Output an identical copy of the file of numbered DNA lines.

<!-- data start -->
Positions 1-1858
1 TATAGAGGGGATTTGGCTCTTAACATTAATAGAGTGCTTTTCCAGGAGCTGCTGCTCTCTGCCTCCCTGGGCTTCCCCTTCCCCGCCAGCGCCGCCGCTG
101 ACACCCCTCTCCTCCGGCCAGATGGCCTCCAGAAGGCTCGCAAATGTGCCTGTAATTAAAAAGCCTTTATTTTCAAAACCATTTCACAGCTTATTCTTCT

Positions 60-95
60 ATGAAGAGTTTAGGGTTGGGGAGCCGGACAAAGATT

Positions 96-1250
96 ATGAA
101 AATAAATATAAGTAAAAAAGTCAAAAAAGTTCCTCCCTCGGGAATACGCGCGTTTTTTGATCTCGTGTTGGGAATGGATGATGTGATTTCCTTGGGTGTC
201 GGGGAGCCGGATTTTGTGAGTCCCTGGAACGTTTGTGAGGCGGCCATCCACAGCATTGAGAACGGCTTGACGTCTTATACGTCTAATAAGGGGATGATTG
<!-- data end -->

Positions 1-1858
1 TATAGAGGGGATTTGGCTCTTAACATTAATAGAGTGCTTTTCCAGGAGCTGCTGCTCTCTGCCTCCCTGGGCTTCCCCTTCCCCGCCAGCGCCGCCGCTG
101 ACACCCCTCTCCTCCGGCCAGATGGCCTCCAGAAGGCTCGCAAATGTGCCTGTAATTAAAAAGCCTTTATTTTCAAAACCATTTCACAGCTTATTCTTCT

Positions 60-95
60 ATGAAGAGTTTAGGGTTGGGGAGCCGGACAAAGATT

Positions 96-1250
96 ATGAA
101 AATAAATATAAGTAAAAAAGTCAAAAAAGTTCCTCCCTCGGGAATACGCGCGTTTTTTGATCTCGTGTTGGGAATGGATGATGTGATTTCCTTGGGTGTC
201 GGGGAGCCGGATTTTGTGAGTCCCTGGAACGTTTGTGAGGCGGCCATCCACAGCATTGAGAACGGCTTGACGTCTTATACGTCTAATAAGGGGATGATTG